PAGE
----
When resident frustration builds
I am halfway through radiation treatments that should end my intense cancer treatment for awhile. During these past few months I have had to keep myself together mentally. It is almost impossible to go through chemo and radiation without getting a bit down because of the process. I had so many medical appointments that after some time they seemed to be all that I did. So last week for a break I went for a ride in my van. It was great to just ride and not worry about any medical appointments or treatments.
To get ready for radiation, and not be dropkicked into my day, I get up at 3:45 a.m. … that means the night shift aides exercise, shower, and dress me before 6 a.m. Then I work at the computer until I leave at 8:45 a.m. The earliest I have returned was 11:30 a.m. So 21 hours a week are spent traveling to and from treatments.
My radiation oncologist wanted me to be transported to treatments by ambulance. She feels it is easier to transfer me from an ambulance cart. It has been difficult to mentally prepare myself to travel in an ambulance and not feel sicker than I am. To keep myself relaxed I bought an iPod Nano so I could listen to my favorite music. Riding backwards, looking where I have been instead of where I am going, messes with my brain. I get very stiff, somewhat nauseous, and I am dizzy for three hours afterwards.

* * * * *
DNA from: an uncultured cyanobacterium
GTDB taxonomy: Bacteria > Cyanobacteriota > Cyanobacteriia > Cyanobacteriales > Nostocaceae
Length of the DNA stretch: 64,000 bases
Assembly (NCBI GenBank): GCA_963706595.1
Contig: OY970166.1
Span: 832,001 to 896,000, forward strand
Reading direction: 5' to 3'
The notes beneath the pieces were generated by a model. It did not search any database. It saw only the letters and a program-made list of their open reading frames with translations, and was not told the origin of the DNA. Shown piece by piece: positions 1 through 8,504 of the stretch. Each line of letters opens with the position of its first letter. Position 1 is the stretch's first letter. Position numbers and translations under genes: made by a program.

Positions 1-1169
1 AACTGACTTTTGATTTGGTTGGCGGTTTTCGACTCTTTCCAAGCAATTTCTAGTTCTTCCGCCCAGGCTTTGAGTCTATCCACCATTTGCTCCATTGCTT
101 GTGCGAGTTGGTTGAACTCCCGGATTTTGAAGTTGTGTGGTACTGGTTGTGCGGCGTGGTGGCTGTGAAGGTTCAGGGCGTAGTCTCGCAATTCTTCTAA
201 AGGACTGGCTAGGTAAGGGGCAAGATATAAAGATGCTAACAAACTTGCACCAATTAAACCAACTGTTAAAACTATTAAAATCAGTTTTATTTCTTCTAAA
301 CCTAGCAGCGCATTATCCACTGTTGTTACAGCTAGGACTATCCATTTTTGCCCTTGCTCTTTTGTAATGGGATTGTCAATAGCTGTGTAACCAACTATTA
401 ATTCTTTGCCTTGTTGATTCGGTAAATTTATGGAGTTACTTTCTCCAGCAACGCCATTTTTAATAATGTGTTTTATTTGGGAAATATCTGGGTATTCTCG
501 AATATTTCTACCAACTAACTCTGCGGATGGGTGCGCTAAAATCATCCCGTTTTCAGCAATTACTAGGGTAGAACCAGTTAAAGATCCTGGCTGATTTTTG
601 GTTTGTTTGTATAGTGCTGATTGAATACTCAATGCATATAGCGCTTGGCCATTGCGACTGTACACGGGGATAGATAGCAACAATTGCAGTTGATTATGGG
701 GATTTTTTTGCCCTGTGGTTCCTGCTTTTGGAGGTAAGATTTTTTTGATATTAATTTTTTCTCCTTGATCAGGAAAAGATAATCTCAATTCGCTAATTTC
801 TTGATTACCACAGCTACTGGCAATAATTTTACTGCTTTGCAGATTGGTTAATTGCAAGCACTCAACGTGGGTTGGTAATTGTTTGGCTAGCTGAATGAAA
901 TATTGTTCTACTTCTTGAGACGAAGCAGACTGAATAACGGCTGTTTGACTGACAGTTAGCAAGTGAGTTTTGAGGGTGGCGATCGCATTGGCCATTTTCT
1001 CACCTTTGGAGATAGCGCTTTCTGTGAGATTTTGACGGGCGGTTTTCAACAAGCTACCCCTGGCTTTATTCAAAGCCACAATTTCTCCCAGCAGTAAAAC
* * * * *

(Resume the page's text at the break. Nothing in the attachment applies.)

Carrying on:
This past weekend an aide not familiar with my morning routine was assigned to me. I was already tired from my treatments and apprehensive about explaining my entire shower routine. I was soaking wet before I realized a shower item was missing. We had to send another aide to my room to find it. While handling the shaving cream, the new aide accidentally got some into my eyes, which she had to rinse to get out. My legs were also blue and throbbing from me sitting on the shower chair for over an hour. I was quite frustrated and very uncomfortable.
I lost patience with the new aide. I told her that I needed to get off of the shower chair as soon as possible. But at that point she was frustrated too and she left me in the shower room to get some help. Another aide who knows my routine came to our rescue. I was grateful that she was able to lead the way, assisting and to get me dressed and out of the shower chair.
On many days I act much better than I feel. But when I am tired from treatments frustration builds up more quickly. I use Eastern philosophy’s methods to calm me as well as identifying with the other person’s feelings. Sometimes, despite my best efforts, my frustration spills out at an inopportune time, and the only thing that helps is if someone else provides me with a time out.